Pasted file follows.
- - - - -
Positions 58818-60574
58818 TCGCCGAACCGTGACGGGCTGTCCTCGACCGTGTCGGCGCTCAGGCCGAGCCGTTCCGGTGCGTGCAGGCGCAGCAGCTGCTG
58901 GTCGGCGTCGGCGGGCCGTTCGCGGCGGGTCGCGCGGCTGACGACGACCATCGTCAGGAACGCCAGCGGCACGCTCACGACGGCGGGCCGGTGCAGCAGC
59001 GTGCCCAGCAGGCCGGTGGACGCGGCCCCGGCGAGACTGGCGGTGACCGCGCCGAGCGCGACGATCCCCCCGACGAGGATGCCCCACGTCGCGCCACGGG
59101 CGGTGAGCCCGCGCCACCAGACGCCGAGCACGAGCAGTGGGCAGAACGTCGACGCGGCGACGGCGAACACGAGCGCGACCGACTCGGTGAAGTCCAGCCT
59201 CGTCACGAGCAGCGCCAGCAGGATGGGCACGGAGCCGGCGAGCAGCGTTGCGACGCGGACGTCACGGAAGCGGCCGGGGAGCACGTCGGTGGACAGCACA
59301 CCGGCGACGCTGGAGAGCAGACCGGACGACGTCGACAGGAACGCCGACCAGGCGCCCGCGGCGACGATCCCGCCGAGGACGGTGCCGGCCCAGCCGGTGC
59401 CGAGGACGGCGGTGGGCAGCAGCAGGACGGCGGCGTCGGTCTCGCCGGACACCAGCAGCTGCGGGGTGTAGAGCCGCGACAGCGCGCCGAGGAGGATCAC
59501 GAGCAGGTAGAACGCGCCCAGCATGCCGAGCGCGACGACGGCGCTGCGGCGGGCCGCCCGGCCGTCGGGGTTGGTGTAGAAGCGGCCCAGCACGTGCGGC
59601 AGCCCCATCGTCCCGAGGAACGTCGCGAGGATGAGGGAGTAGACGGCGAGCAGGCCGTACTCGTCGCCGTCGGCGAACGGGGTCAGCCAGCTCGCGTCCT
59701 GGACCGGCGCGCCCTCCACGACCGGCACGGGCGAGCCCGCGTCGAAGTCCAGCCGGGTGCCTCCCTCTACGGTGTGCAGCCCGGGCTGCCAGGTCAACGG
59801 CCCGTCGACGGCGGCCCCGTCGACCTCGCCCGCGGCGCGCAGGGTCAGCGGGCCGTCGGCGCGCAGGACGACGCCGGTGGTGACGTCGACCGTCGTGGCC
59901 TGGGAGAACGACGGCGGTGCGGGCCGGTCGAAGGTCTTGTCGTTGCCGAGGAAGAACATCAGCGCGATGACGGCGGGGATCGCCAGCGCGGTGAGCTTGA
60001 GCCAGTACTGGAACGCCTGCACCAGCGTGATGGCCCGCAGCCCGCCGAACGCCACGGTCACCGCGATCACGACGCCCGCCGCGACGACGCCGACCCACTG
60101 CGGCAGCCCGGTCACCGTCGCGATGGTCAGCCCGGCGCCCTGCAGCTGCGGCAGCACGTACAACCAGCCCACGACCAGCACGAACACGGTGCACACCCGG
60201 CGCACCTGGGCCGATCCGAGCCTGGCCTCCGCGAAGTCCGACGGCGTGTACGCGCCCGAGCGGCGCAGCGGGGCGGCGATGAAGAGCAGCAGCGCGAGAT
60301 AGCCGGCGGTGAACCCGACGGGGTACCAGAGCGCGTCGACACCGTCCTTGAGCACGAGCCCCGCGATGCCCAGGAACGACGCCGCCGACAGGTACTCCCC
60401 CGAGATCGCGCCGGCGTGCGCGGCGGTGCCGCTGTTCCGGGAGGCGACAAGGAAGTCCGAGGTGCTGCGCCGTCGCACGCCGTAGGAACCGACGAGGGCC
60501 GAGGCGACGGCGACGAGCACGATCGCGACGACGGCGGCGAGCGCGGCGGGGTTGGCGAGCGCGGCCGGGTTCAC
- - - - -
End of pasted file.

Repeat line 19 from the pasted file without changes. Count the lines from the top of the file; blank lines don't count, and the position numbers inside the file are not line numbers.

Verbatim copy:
60501 GAGGCGACGGCGACGAGCACGATCGCGACGACGGCGGCGAGCGCGGCGGGGTTGGCGAGCGCGGCCGGGTTCAC